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Ditch the PC for your scanning needs

Ditch the PC for your scanning needs

The scoop: Xerox Mobile Scanner, by Xerox, about $250

What is it? This portable scanner is the updated model of the Visioneer Cordless Color Scanner, which I reviewed last year (Xerox licenses the Visioneer technology for this product). The battery-operated scanner lets you scan photos and documents (JPEG for photos, PDF for color or black-and-white documents) quickly and easily without the need to be connected to a computer -- images can be stored directly to a USB thumb drive (or external USB hard drive) or an inserted SD memory card. The system comes bundled with a 4GB Eye-Fi card, giving the scanner Wi-Fi connectivity.

Other features include a carrying case, bundled software and a recharging/data USB cable (as well as wall adapter) to recharge the unit's battery.

IN THE WORKS: Cisco, Xerox join for mobile printing

Why it's cool: The Wi-Fi connectivity via the Eye-Fi card means you can scan things directly to the cloud, via the Eye-Fi website. From there, you can share images to social sites such as Facebook, Flickr, Picasa, etc. (although it's pretty easy to just copy photos and documents over from the SD card, but some people like having one less step to manage).

Like the Visioneer scanner I tested last year, the Xerox Mobile Scanner doesn't need to connect to a PC via USB in order to scan -- for users who have lots of older photos that they'd like to scan, having a tethered scanner seemed an unnecessary complication. With this unit, you can scan a shoe box full of old photos in minutes, and the Wi-Fi card can upload them without any extra effort (I'd suggest editing them later before sharing, however). For Facebook users looking to bolster their new Timeline, for example, this is a great way to quickly add those images to the site without having to use a bulkier desktop scanner.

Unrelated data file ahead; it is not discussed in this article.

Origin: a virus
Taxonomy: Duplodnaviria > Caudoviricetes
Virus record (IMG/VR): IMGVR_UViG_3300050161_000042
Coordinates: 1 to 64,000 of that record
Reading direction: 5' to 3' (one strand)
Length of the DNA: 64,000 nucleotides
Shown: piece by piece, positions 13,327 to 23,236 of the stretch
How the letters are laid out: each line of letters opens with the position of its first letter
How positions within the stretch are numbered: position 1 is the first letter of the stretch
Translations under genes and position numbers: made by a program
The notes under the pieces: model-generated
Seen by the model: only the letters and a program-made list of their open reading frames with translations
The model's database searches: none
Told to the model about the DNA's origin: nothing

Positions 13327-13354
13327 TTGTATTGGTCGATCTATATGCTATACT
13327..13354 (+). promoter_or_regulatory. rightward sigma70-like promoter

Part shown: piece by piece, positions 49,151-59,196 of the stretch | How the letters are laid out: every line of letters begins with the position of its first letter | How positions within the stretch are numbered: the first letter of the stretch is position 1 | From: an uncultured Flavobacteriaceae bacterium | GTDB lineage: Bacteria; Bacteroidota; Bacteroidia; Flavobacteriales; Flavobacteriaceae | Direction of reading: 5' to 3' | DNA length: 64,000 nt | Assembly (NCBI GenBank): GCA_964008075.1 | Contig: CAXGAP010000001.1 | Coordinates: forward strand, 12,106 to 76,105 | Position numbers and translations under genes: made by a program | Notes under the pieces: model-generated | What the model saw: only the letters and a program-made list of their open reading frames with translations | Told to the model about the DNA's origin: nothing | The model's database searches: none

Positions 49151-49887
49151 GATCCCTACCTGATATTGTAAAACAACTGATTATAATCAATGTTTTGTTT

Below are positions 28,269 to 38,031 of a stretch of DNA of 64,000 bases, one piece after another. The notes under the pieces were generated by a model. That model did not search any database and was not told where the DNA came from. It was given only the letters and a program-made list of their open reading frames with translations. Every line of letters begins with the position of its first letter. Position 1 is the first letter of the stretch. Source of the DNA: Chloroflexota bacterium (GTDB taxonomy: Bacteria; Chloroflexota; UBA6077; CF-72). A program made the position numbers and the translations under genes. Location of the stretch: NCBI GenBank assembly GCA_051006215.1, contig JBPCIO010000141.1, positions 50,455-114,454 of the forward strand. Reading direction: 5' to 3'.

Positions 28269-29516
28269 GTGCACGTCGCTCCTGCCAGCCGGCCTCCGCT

I also found the direct-to-PDF functionality handy. I was able to feed all of my tax documents quickly through the scanner (if you feed it quickly enough all of the scans end up in one PDF instead of multiple files) instead of individual scans on a flatbed scanner. The choice of color or black-and-white PDF scanning was appreciated as well, and switching between scanning options (PDF or JPEG) by pushing a single button was quite simple to do.

Another nice touch is the addition of smartphone apps (DocToMe) -- you can scan a photo with the unit and then view the image on an iPhone, iPad, iPod Touch or Android smartphone. This can be useful if you need to view PDF documents quickly and easily on your device (Eye-Fi also makes a card-viewing iPhone app for photos, but not PDFs).

Some caveats: The biggest issue I had was with the Eye-Fi card; configuring it to connect to my home Wi-Fi network came with some hassles, and getting the card to work in Direct Mode (in areas where you didn't have Wi-Fi, you could still, in theory, transfer images and documents via the smartphone app) was difficult. Based on these issues, it's possible I had a defective Eye-Fi card.

On the scanner itself, the only issue I can see is the $250 price tag; if Xerox could get that down to $150 or less, this would make a great gift for non-techie users; otherwise, it's an office device that can be shared with employees.

Bottom line: Scanning made simple for those with lots of old photos they'd like to digitize, or the mobile worker who wants to reduce paper overload (business cards, receipts, etc.).

Grade: 4.5 stars (out of five)

Shaw can be reached at kshaw@nww.com. Follow him on Twitter: @shawkeith.

Read more about data center in Network World's Data Center section.


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